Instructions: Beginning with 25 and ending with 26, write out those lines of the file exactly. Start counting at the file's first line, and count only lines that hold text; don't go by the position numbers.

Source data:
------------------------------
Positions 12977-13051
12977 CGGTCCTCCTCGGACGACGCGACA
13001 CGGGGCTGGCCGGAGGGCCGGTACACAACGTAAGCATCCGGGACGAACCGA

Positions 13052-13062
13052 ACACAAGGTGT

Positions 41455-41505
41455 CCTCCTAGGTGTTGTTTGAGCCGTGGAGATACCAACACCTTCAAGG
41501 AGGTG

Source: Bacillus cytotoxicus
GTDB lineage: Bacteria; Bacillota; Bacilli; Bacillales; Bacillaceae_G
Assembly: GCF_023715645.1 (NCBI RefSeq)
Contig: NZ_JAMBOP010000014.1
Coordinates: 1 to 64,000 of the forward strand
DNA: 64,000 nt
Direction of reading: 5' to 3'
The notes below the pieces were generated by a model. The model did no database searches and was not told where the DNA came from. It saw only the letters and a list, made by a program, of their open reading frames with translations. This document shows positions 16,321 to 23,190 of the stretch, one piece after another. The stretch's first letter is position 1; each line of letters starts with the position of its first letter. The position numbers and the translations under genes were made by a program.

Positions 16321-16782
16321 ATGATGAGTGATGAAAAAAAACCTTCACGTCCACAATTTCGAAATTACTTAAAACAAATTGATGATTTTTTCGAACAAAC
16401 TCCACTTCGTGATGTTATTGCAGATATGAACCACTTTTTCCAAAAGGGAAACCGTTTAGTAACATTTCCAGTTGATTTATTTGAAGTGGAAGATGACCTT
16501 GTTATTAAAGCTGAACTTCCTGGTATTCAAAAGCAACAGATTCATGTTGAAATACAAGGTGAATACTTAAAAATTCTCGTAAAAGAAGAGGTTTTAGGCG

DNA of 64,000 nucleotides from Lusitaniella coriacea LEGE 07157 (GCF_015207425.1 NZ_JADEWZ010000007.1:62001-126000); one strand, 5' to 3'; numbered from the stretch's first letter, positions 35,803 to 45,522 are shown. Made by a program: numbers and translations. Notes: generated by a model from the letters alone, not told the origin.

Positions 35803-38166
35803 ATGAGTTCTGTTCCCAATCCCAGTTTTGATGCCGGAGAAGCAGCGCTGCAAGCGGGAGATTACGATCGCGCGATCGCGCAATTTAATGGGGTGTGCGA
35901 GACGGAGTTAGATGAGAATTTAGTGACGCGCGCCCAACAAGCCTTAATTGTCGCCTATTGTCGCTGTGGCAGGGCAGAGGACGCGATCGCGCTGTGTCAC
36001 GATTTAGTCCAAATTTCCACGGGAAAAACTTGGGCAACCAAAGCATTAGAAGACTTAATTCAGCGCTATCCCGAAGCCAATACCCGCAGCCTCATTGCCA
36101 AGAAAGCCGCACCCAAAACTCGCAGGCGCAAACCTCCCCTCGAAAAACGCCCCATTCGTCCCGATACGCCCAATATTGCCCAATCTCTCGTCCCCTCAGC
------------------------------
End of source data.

36001 GATTTAGTCCAAATTTCCACGGGAAAAACTTGGGCAACCAAAGCATTAGAAGACTTAATTCAGCGCTATCCCGAAGCCAATACCCGCAGCCTCATTGCCA
36101 AGAAAGCCGCACCCAAAACTCGCAGGCGCAAACCTCCCCTCGAAAAACGCCCCATTCGTCCCGATACGCCCAATATTGCCCAATCTCTCGTCCCCTCAGC